My oldest sister, and her son were visiting one of my other sisters and her family  in Colorado Springs this same week.  That was fun just waiting to happen.  We made a pretty last minute decision to  hop in the car and drive to Colorado to join the party.  We left at 2:30 in the morning, and drove 16 hours each way.

I could tell some people who loved us were a little worried about this plan (those are a LOT of miles to cover with just one experienced driver).  I would guess that the car ride alone would have been worth the effort though.

My boys are 17 and 14.  They are rough and tumble boys, and they have everything in common with their rough and tumble Dad.  My boys and Scott have shared many road trips together going to various sporting events, and on missions trips.  I can tell when Scott and the boys return  that the time they spent together was the best stuff life has to offer.  I was hoping for the same.

Trapping your teenage sons in a small car with you for 16 hours is key to getting a conversation started.  This strategy did not disappoint.  I talked and listened to these young men for hours.  They had such interesting things to say.  They’re funny.

I learned more about their plans for the future.  We talked politics, faith and even about relationships with the opposite sex.  Not for very long about that.  That was their least favorite thing to talk about.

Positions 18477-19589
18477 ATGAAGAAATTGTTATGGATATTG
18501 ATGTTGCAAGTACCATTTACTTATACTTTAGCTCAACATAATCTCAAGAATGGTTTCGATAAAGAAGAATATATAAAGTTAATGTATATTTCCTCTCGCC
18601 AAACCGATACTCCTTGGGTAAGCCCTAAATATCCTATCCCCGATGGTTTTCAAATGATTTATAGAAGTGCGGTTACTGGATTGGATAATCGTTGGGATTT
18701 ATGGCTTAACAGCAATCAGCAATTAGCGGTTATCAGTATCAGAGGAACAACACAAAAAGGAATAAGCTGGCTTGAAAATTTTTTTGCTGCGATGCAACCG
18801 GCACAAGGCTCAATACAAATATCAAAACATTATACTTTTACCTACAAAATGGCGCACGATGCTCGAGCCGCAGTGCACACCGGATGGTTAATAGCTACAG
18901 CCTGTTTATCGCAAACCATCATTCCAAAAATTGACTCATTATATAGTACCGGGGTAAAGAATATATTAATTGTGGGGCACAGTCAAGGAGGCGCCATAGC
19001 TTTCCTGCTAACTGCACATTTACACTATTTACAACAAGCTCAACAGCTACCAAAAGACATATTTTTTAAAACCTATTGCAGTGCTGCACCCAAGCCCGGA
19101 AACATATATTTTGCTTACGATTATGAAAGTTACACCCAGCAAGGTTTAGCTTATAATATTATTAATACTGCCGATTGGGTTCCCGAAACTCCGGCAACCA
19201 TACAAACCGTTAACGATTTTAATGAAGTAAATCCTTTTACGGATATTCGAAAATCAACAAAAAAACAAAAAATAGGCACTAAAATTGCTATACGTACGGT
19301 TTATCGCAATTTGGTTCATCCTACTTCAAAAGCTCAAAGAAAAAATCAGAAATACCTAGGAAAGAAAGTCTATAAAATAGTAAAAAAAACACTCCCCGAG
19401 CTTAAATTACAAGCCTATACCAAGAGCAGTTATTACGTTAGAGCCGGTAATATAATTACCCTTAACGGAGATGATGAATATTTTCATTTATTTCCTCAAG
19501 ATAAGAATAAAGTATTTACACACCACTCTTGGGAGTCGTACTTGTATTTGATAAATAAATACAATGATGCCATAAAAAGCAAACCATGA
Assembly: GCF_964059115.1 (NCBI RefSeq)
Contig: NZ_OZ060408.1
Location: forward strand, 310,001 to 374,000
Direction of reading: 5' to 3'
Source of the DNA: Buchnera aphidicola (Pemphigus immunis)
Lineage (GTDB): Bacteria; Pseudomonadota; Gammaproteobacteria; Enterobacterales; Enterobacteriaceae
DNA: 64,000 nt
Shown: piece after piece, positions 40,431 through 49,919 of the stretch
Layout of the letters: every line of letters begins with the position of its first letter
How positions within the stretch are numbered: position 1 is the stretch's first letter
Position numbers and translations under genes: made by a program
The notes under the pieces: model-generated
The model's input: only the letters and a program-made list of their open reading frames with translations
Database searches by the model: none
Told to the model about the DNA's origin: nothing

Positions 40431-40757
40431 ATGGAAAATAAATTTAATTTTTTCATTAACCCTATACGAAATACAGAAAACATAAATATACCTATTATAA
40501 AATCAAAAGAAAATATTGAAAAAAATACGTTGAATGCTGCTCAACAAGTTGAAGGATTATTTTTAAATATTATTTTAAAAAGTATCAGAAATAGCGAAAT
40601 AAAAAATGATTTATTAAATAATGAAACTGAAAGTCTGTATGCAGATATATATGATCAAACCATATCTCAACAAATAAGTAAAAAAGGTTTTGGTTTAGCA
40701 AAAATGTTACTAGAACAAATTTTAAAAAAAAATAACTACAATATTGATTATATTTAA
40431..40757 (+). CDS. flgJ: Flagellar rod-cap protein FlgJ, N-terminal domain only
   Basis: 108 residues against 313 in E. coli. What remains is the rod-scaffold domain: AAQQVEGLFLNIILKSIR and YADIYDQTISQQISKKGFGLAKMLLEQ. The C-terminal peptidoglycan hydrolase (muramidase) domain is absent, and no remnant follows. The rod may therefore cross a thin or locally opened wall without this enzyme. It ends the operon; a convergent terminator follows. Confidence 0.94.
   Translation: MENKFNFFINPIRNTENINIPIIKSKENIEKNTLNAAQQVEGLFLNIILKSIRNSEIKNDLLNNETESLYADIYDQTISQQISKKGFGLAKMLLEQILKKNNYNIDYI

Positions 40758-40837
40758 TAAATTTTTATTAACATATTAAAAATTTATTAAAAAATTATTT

We missed Olivia and Scott  a lot.  I’m not going to lie.  We also enjoyed a road trip with a lead driver who keeps a little looser hold of the reins.  That’s right.  I’ve got Scott totally beat in the let’s just go with the flow department.  After we had been driving for several hours, one of the boys told me he had to go to the bathroom.  I said, “The tank isn’t empty though.  We have to stop when it’s empty, so we can fill it up.”

One of my sons responded, “Why can’t you just stop now, and fill it up even though it isn’t all the way empty?”

I thought about that for a while.  I said, “Because Dad?”

That’s when we decided to defy tyranny.   For the rest of the trip, when someone had to go to the bathroom, we stopped immediately.  I filled the gas tank up when it was  half empty and three-quarters empty.  First trip ever that no one had to cry in agony from extreme bladder holding.   Scott will shudder to hear of this complete mismanagement.  I liked being in charge.

We had ourselves some fun.  The boys were looking forward to spending time with their cousins.  If I gave my kids the choice between Disneyland, a major league baseball game, or being with their cousins, cousins would win every time.  Our kids have always loved their cousins.  When they lost one, they started loving them even more.


One of the boys’ cousins just graduated from college.  He’s joining the ranks of responsible adults.  Poor kid.  My boys and their  two cousins enjoyed three full days of non stop boy fun.  It was the perfect send off for their older cousin.  Hearing these four boys giggling and teasing each other made their moms happy. Did you know boys can giggle?  It’s a good sound.  All the driving was worth it.